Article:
Book of Demons - PC Review


The Book of Demons has been on my radar for quite some time now. The issue with this though is that when you've been looking at something for so long, you start to have certain expectations. Is the experience really going to hold up? Should you take a step back and put the title from your mind a for a while? All valid concerns, however, the second that I opened this famed book the hours went by and any worries that I may have had with expectations were nothing more than would have been footnotes.

The Book of Demons in one word is fantastic. Designed with cardboard like visuals, this Hack & Slash adventure is not only the best damned homage to the original Diablo, but probably better than the current series itself. Yes, like Victor Vran in its more adventure and wall jumping styled Hack & Slash, Book of Demons does something different with the very familiar style and it does it so well that had I started it before my 2018 Game of the Year entries, it would have been on that list.

Currently having a total of three classes in which you are forced to use the Fighter until level five before unlocking the Rogue and the Wizard, each of these warriors will have their own “unique” opportunities to crawl through the crazy amount of dungeon floors. The reason for the experiences being “unique” is that there is no shared stash between the various characters. Each character must venture alone on either Easy, Normal or Hardcore which means one death and they are permanently dead. What is interesting however is that there are leaderboards for every category including characters that have yet to die even on normal mode.


Once you've gotten the introductions out of the way in which you've talked to the local Barmaid and Deckard Cain, errrrr, the wizened old scholar, it's time to march your way over to the cathedral on the hill and start to climb your way down through hordes of skeletons, zombies, goats, spiders and other random crazy mid-boss and main boss monsters such as The Butcher, errrr, Monster Chef.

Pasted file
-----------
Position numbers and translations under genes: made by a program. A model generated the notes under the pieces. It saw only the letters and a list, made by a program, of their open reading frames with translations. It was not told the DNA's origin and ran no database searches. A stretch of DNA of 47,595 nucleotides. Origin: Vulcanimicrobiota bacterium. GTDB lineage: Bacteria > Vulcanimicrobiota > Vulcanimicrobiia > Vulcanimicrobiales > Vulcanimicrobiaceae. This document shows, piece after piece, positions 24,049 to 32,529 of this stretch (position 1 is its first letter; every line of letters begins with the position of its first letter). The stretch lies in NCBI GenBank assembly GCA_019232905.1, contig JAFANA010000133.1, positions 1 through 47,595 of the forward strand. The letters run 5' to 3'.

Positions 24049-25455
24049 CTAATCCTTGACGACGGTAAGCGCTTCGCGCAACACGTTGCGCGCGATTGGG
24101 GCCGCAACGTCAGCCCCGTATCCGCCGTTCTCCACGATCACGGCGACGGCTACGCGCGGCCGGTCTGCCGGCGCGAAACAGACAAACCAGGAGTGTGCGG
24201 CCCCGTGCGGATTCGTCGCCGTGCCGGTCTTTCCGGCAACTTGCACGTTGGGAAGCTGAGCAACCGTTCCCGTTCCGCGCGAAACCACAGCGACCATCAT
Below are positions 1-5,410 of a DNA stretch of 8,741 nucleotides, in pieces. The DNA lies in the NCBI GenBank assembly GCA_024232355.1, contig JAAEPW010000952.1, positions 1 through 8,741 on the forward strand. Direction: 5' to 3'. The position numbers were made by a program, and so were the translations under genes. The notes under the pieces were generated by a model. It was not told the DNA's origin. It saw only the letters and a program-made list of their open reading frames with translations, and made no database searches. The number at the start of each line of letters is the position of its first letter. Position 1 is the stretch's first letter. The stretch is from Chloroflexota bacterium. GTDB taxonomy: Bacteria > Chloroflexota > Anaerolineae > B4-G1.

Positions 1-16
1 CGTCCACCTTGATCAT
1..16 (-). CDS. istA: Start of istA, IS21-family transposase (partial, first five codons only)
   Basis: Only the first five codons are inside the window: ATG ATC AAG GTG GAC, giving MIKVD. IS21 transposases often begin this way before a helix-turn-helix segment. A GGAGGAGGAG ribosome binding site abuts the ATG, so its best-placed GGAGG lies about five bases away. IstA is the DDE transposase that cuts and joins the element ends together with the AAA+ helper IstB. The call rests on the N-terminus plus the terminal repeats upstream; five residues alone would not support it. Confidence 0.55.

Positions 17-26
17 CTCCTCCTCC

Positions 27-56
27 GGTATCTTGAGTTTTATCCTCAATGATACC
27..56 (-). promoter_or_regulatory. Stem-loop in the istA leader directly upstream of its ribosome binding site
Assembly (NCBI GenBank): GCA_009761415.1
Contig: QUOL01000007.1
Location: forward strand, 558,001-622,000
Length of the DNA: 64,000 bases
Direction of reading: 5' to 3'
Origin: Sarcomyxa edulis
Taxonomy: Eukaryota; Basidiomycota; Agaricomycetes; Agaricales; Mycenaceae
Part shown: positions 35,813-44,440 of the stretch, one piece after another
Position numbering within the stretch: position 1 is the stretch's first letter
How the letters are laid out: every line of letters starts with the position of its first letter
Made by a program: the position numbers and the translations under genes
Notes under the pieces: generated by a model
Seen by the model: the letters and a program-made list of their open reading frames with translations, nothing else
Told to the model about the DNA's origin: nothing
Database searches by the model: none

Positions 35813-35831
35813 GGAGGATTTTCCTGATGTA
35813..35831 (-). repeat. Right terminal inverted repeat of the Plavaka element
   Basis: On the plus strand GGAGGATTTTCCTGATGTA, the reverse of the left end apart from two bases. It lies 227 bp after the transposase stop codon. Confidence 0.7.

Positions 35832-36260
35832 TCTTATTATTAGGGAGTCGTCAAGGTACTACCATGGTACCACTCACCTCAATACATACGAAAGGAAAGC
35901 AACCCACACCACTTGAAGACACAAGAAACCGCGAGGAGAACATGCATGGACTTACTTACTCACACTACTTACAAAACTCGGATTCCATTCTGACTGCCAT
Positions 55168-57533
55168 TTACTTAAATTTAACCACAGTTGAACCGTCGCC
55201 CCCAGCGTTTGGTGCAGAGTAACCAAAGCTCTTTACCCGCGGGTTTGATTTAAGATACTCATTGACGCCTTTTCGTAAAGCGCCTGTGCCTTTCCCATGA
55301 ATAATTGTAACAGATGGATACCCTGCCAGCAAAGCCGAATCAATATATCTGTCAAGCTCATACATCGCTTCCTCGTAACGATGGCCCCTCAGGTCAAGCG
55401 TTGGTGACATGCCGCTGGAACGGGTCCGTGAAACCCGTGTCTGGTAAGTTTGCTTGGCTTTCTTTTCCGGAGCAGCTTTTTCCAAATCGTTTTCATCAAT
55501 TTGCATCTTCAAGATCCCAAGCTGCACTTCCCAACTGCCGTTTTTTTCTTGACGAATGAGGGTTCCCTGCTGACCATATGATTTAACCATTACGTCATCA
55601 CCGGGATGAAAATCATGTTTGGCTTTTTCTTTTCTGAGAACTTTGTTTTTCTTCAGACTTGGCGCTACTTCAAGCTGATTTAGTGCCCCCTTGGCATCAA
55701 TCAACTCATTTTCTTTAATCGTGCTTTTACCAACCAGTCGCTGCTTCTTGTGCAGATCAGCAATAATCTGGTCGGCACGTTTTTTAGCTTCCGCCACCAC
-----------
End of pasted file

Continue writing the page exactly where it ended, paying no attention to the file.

While Book of Demons' visuals differentiate it from the rest because of its more unique style, it's really the gameplay that takes this now over twenty year old experience and makes it fresh. Instead of being given a massive floor with massive rooms to walk through, you are given massive floors with pathways to follow. Almost like being on rails. But this only applies to you as every enemy can move wherever they want to. This formula creates a crazy blend of elements as you constantly have to worry about where enemies are as well as where your pathway will be leading you.

Because of the pathwalking, as I'll dub it, even the Fighter class has the ability to hit things from a range which felt a bit odd in the beginning but then became very natural. All three of your classes because of the gameplay mechanic will be “ranged” but of these, only the Rogue will be able to fire at things from incredible ranges and even into the darkness beyond her line of sight. Wizards by comparison will have their short ranged magic but once they cast spells they gain the ability to launch “X” number of a certain type of spell. Ten fireballs for example. Once these fireballs have all been cast, then it's time to load up another ten or another spell type.


Moving from floor to floor, enemy types will start to differ and evolve in order to not only create a more diverse experience, but also to try to kill you in more than one way. Melee, ranged, magic, stampeding goat men and frost ghosts, you'll also be dodging flying spears of various elemental damage, poison clouds and swarms of nuisance spiders. Each of these beings will grant you experience in which you can use to level up. Once you've leveled you get to choose whether you want to add one point into your health, for one, yes one, extra Hit Point or if you want to add it into your Mana. Health, self explanatory. Mana? Kind of the same thing however while it can be used in order to cast spells or abilities, it also functions as a resource pool for which equipment can be used. New fire axe that sets things aflame? It takes eight Mana to be equipped. This eight Mana is now blocked off from usage until it is unequipped.